A story of hope

A story of hope

By Glenn Aufderhar

A happy story from the great flu epidemic of 1918 may bring hope and help as we face COVID-19.

The setting in which this story occurred highlights the effectiveness of a natural remedy anyone may use with a little effort and minimal expense.

Dark facts of the world in which this experience occurred make these statistics shine brightly on our current circumstances. According to the Centers for Disease Control and Pevention, 650,000 Americans lost their lives to H1N1 virus that is commonly called the Spanish flu.

Unlike the current coronavirus outbreak, healthy young people under 40 were at greater risk than people 40-65.

In an obscure Minnesota seminary, 120 of the most vulnerable age group were living under one roof — 90 came down with the flu, yet not one of them died.

Equally impressive was the fact that those who did catch the flu did not experience the debilitating aftermath generally endured by survivors.

A story published in the Hutchinson newspaper Dec. 13, 1918, said, “On the authority of Dr. Fred Sheppard, health officer of Hutchinson City, it may be stated that no public institution in the state of Minnesota has up to date made a record in handling influenza … like that to the credit of the Hutchinson Seventh-day Adventist Seminary.”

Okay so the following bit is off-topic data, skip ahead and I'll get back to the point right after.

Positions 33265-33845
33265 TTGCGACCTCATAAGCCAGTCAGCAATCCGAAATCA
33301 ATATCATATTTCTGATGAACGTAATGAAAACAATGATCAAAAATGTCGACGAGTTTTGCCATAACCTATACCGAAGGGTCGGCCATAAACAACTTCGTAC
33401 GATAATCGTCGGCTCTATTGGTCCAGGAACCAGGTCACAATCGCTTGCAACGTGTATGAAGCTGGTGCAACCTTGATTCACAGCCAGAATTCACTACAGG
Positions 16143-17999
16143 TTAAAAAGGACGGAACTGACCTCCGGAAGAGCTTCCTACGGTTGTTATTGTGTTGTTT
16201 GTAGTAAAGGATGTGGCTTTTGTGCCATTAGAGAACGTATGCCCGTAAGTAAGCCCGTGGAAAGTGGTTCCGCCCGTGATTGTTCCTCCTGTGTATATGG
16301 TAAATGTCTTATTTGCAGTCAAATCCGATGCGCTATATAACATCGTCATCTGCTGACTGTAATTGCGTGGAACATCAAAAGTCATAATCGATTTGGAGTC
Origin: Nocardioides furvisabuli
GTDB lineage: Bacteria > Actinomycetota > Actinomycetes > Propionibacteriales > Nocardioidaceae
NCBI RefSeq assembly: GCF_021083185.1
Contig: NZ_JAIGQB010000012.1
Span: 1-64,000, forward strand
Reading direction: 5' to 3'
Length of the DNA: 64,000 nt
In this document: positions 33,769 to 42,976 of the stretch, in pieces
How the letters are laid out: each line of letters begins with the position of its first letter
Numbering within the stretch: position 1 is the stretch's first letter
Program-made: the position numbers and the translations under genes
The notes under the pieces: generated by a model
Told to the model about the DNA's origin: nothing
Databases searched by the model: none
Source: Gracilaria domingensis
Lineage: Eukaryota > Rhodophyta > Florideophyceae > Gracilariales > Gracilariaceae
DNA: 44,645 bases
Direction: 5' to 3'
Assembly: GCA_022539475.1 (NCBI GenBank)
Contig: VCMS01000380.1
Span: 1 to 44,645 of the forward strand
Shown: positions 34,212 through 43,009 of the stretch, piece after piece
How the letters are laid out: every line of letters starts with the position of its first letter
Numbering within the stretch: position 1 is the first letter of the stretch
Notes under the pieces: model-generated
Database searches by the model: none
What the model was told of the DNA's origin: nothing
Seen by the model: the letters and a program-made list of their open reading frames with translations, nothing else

The story identifies major features of the care students were given — practices not widely heard in today’s tips for combating the coronavirus.

A carefully controlled diet.

Continued bed rest for two to four days after the last symptom disappears — determined by the number of days symptoms were present to prevent relapse.

Fomentations applied to the throat, chest and abdomen.

“A controlled diet in a Seventh-day Adventist school is like our hot lunch program at Orcus Christian School,” said Terry Pottle, the schoo’s principal at the time. “It includes a plant-based diet rich in the nutrients that provide optimum health for the immune system as well as the best nourishment for growing children.”

Fomentations are a form of hydrotherapy that can be done at home by using soft wool flannel clothes moist to apply first hot then cold to the torso and throat alternately.

The story concludes with this statement:

“As a result of this system of handling a disease that is scoring thousands of victims every day, there has not been one case that could have been called serious or a single death in the Seminary although there were more than 90 persons affected.

“The record is remarkable. It makes the ordinary methods of dealing with the flu appear irrational.”